In EuropASI, modifications have been made in the method of calculating the composite scores, but they still include both purposefully subjective and purportedly objective questions . In the Swedish version, the calculation of composite scores follows the American model .
How The Asi Works
The ASI focuses on the big picture. It takes into consideration that addiction to drugs or alcohol can result from life events that precede, occur at the same time as, or result from substance abuse problems. Rather than focusing on the clients substance abuse, the ASI highlights seven potential problem areas. It covers medical status, employment and support, drug use, alcohol use, legal status, family/social status, and psychiatric status. This broad overview helps to determine the clients level of stability. It has also proven useful for understanding life events that contribute to alcohol and drug dependency.
The Addiction Severity Index is a 1 hour face-to-face interview that takes place when a client is admitted for treatment. The ASI interviewer collects data in two parts: lifetime severity ratings and 30 day composite scores.
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The Asi And Customized Treatment Plans
Addiction Severity Index data is one tool that addiction treatment providers have to evaluate the individual needs of those who seek recovery. Today, more than ever before, a person entering treatment is not only assessed for their addiction-related needs but also deeper, underlying issues. These issues contribute to the development of addiction and dramatically increase the likelihood of relapse if left unaddressed.
The development of a customized treatment plan ensures that the person in recovery will receive a full spectrum of care. Proper treatment should improve the clients overall health, as well as provide them with the resources they need to prevent relapse and mend broken or strained relationships with family and friends.
You can find a copy of the Addiction Severity Index here.
The Addiction Severity Index
The ASI provides a general overview of issues related to substance abuse, rather than concentrating on any specific area. An individuals input is crucial because it allows healthcare providers to devise the safest and most effective treatment plan. Any information recorded in the ASI is confidential.
In each of the aforementioned areas, you will be asked to answer questions based on a 1-5 scale, and how bothered you are by problems in each area. You will also be asked how important you believe treatment is for you in those areas.
The scale looks like this:
1 Not at all4 Considerably5 Extremely
You have the right to refuse to answer any question, especially if you consider the topic to be too personal, uncomfortable, painful, or traumatic. Keep in mind, however, that there are benefits to answering as many questions as possible and also truthfully because this information will be used to design a comprehensive treatment plan that is appropriate for your individual needs.
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Research On The Idc/gdc Models
These treatment manuals were developed for use in the National Institute on Drug Abuse Cocaine Collaborative Study. This was a multicenter investigation examining the efficacy of four psychosocial treatments for cocaine-dependent patients. Four hundred and eighty-seven patients were randomly assigned to one of four manual-guided treatments: IDC plus GDC, cognitive therapy plus GDC, supportive-expressive therapy plus GDC, or GDC alone. Treatment was intensive, including 36 possible individual sessions and 24 group sessions for 6 months. Primary outcome measures were the Addiction Severity IndexDrug Use Composite score and the number of days of cocaine use in the past month. Compared with the two psychotherapies and with GDC alone, IDC plus GDC showed the greatest improvement on the Addiction Severity IndexDrug Use Composite score and on number of days of cocaine use in the last month. Overall, compared with professional psychotherapy, IDC was more effective at reducing cocaine use in this study.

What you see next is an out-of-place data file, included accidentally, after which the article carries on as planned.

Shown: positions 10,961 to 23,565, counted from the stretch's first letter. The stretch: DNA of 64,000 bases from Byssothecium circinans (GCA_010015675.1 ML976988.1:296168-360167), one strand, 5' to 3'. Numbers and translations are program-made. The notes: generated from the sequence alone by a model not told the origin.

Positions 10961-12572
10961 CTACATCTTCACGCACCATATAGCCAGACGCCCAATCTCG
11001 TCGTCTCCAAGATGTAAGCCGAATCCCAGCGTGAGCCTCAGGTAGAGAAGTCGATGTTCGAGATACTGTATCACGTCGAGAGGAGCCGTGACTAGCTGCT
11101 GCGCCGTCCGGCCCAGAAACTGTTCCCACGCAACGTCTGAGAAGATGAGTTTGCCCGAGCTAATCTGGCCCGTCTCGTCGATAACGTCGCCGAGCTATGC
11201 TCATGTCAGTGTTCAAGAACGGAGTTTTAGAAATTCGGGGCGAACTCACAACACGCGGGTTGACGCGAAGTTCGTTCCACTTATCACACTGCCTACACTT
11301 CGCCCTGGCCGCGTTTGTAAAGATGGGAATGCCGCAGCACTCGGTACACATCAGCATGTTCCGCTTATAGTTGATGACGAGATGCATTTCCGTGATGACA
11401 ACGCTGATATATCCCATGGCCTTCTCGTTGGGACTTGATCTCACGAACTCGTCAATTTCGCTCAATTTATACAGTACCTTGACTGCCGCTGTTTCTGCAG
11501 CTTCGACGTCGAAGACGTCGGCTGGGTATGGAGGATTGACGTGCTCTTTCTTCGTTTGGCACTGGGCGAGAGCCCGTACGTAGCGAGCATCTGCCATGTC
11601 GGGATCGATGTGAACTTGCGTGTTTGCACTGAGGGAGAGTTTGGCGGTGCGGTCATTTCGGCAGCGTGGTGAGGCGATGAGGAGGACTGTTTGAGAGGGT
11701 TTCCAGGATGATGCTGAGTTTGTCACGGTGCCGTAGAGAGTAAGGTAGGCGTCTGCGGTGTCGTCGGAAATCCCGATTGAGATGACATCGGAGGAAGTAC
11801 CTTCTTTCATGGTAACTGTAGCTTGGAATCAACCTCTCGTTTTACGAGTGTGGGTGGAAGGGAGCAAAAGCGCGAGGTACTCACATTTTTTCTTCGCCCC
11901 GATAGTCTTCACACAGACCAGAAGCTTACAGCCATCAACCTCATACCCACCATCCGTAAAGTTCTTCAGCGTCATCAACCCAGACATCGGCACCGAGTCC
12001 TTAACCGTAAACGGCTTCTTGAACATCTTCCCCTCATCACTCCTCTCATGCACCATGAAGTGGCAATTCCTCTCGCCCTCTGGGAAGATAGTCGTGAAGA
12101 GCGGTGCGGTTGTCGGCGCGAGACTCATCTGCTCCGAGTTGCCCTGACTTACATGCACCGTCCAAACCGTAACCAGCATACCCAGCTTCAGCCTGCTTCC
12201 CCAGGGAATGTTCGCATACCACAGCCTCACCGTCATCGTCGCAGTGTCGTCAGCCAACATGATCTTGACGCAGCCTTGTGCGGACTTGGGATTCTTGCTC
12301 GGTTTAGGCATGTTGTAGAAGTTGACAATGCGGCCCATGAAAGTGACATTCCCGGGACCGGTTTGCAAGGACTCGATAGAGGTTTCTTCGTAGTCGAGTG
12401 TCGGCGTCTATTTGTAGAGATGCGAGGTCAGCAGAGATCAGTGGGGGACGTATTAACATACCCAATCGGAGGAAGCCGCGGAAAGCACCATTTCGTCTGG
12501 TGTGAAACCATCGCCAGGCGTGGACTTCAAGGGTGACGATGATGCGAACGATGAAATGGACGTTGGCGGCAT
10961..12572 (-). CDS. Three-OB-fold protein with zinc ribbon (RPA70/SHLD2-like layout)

Sharon Dawe, … Natalie J. Loxton, in, 2013
Why Does The Asi Matter
An evaluative tool such as the ASI is important because substance abuse is a complex condition that is affected by many factors and also has repercussions that impact many areas of a persons life. The more information that a person involved in your treatment has about your individual circumstances, the better informed they will be when they design a plan for you.
These programs operate much differently than say,;12-step support groups. They have the potential to address every aspect of a persons health and emotional well-being in addition to substance abuse. For example, if you also struggle with maintaining employment or have legal issues, a devised recovery plan can be more focused on how to overcome these difficulties.
Substance abuse often causes damage to relationships, self-esteem, and a wide variety of life aspects that can be addressed if a treatment planner has information that helps to see the importance of these issues in your life. In other words, the ASI offers an interviewer a complete picture of what an individuals life is like and how substance abuse fits into that life and affects it.
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Different Drug Of Choice Different Addiction Severity
As a society, we tend to judge the severity of an addiction mostly on the substance, a.k.a. the drug of choice. There are some addictions that are seen as being relatively harmless, such as an addiction to video games, coffee, or even binge eating, while other addictions are perceived as being far more serious, such as opioid addiction or IV drug use.
Unfortunately, the general perception that some addictions have significantly more adverse impacts on the addict than other less serious addictions can keep people from seeking treatment for their addictive behaviors. Its common for someone who is a high-functioning alcoholic to have difficulty seeing themselves as having a substance abuse problem, while someone who is injecting heroin tends to readily agree that they have an addiction to drugs.
Treatment approaches also differ based on the drug of choice for obvious reasons. While all forms of addiction cause an imbalance in ones life, some addictions are actually life-threatening.
Onsite Substance Abuse Testing